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World Poetry Day takes place on Sunday 21st March this year. Okay, we might not be in our classrooms on the exact day. BUT, what’s stopping us from celebrating the creativity, joy and possibilities of poetry any time of year?!
Led by UNESCO, World Poetry Day is a time to reflect on this wonderful oral tradition that’s hundreds (and hundreds and hundreds!) of years old. Poetic expression is available to everyone, no matter your age, abilities or personal circumstance. Writing poetry isn’t just about who we are, but how we feel, and how we can use our creativity to share that with the world.
This year, we wanted to encourage you to try something a bit different for World Poetry Day. Rather than focusing only on written poetry, why not challenge yourself to create a Makaton poem?
What is a Makaton poem?
Makaton is a simple, visual language programme that helps people to communicate. It’s a little bit like sign language, expect the signs and symbols are used in conjunction with speech. Why do we use it? Because it helps support the development of spoken language and allows all kinds of people to communicate (and that’s very important).
A Makaton poem is simply a poem created using this unique type of language! To get you started here’s a handy CBeebies video with some simple Makaton signs.
Can you make a poem using any of the words included in that video? Perhaps you said goodbye to Daddy and left home to play in the garden? Or in the middle of your book, you asked Mummy for your favourite food before going to bed? A poem can be as silly, as serious, as short or as long as you like. Get creative! To find more Makaton signs, sign into The Makaton Library here.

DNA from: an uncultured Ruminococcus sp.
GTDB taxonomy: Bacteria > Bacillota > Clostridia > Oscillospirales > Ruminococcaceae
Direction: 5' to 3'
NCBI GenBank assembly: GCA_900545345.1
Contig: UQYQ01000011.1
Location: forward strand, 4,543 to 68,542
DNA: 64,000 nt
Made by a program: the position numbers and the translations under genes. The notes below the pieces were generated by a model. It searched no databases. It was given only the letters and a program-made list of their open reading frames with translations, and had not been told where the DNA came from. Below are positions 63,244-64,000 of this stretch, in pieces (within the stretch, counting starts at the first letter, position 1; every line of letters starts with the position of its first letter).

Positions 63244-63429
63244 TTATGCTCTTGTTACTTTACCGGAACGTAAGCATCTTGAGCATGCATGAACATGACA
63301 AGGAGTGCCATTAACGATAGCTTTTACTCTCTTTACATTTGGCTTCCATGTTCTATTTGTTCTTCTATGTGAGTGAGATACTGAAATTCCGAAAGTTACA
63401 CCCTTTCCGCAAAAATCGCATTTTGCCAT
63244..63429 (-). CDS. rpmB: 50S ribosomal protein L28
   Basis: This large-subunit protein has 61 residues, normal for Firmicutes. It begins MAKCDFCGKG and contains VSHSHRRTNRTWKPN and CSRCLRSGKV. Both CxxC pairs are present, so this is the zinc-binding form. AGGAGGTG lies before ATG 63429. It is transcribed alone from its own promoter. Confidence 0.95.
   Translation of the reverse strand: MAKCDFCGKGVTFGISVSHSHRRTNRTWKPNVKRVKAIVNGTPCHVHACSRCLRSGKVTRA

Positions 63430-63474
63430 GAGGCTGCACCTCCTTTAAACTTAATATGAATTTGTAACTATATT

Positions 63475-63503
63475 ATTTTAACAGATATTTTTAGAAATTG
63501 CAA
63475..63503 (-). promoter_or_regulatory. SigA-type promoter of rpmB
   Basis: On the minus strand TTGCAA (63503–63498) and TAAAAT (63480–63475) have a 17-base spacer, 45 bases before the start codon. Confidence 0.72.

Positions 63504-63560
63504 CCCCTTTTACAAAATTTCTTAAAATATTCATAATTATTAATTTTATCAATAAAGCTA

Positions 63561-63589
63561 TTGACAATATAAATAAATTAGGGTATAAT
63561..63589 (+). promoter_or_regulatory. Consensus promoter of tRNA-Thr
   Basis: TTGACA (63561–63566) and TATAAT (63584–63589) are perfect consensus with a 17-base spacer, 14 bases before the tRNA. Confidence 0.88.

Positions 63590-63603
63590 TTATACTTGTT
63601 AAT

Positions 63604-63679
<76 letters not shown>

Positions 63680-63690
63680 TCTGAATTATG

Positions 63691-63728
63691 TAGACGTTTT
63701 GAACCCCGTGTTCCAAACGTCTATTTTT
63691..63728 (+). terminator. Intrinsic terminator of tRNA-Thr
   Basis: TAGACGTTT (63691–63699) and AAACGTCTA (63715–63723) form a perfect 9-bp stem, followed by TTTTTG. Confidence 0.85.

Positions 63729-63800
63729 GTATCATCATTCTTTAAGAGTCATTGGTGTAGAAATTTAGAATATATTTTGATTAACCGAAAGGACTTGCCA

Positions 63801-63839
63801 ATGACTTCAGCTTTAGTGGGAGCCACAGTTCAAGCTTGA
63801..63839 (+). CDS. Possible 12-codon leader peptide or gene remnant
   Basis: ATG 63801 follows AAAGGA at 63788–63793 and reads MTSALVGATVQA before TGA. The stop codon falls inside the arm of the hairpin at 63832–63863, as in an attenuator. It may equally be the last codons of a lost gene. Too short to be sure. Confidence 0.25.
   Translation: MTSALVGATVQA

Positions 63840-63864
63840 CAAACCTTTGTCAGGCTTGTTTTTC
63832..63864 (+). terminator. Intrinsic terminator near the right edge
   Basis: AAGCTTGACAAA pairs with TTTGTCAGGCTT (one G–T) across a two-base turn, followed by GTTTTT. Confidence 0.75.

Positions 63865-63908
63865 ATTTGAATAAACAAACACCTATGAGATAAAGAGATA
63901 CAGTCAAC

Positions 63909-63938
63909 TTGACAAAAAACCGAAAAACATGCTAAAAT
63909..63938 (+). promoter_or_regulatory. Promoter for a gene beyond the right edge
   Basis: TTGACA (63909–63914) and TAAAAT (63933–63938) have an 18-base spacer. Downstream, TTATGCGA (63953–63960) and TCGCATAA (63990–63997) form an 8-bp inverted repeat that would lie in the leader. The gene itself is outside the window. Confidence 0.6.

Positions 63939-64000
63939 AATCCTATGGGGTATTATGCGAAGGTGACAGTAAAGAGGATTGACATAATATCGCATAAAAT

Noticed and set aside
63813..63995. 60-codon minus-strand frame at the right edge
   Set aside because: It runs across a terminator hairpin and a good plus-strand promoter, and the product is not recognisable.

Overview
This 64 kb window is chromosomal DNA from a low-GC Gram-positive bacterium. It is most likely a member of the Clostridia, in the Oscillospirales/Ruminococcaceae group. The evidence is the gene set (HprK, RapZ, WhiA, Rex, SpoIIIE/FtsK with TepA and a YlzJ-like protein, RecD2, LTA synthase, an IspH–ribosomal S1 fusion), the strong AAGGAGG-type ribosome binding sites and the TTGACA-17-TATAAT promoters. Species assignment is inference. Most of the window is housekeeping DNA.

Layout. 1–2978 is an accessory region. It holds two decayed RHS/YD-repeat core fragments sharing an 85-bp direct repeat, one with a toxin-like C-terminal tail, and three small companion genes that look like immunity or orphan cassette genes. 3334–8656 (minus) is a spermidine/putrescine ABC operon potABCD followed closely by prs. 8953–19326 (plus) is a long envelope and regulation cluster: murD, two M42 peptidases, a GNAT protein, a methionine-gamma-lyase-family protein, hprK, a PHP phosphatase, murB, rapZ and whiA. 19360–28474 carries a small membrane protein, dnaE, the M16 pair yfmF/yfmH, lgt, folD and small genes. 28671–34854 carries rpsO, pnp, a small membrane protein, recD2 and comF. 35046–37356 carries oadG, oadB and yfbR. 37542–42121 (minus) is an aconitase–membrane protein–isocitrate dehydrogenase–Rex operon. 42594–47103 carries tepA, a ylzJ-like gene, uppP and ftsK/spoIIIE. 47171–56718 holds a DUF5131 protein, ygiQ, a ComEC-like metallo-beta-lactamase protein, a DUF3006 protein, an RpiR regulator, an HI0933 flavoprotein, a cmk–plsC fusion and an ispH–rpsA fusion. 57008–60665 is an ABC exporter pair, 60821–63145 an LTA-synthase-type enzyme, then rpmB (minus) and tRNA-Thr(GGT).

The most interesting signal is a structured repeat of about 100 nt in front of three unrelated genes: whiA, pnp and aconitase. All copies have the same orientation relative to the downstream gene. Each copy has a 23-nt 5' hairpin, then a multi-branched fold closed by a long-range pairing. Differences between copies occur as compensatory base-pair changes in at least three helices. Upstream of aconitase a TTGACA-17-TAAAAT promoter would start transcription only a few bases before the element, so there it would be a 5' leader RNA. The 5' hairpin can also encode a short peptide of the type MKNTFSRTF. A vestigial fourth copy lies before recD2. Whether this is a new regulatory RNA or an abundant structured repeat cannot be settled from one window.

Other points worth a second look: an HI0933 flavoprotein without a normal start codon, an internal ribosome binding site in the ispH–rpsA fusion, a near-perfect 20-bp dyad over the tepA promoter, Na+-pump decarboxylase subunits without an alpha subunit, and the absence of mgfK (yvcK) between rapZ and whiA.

How else can I combine Makaton and poetry?
Songs and rhymes are a fantastic way to introduce Makaton into the classroom. There are many popular nursery rhymes children will already be familiar with. Start with a classic, like Baa Baa Black Sheep or Old McDonald Had A Farm, and substitute the animals and colours for signs instead!
Not only is this a fun and easy way to learn, but it also shows that poetry is something we’re often already familiar with. Creating your own poem can sound a little intimidating at first, but it needn’t be! Nursery rhymes are an excellent source of inspiration.
You can also use Makaton and poetry together as a dynamic way to make learning more memorable. In our online teaching resource, Uno, we have a KS1 & KS2 video all about Florence Nightingale. In it, we share some key facts about this remarkable woman and learn a selection of Makaton signs. Then, we finish by performing a poem about the ‘Lady with the Lamp’ – all in Makaton! As well being fun and accessible, the visual aspect can really help to focus attention on a specific topic. Give it a go and let us know what you think.
In addition to the above Florence Nightingale and Makaton teaching resource on Uno, we also have a super quick VE Day Makaton Song available on our YouTube channel!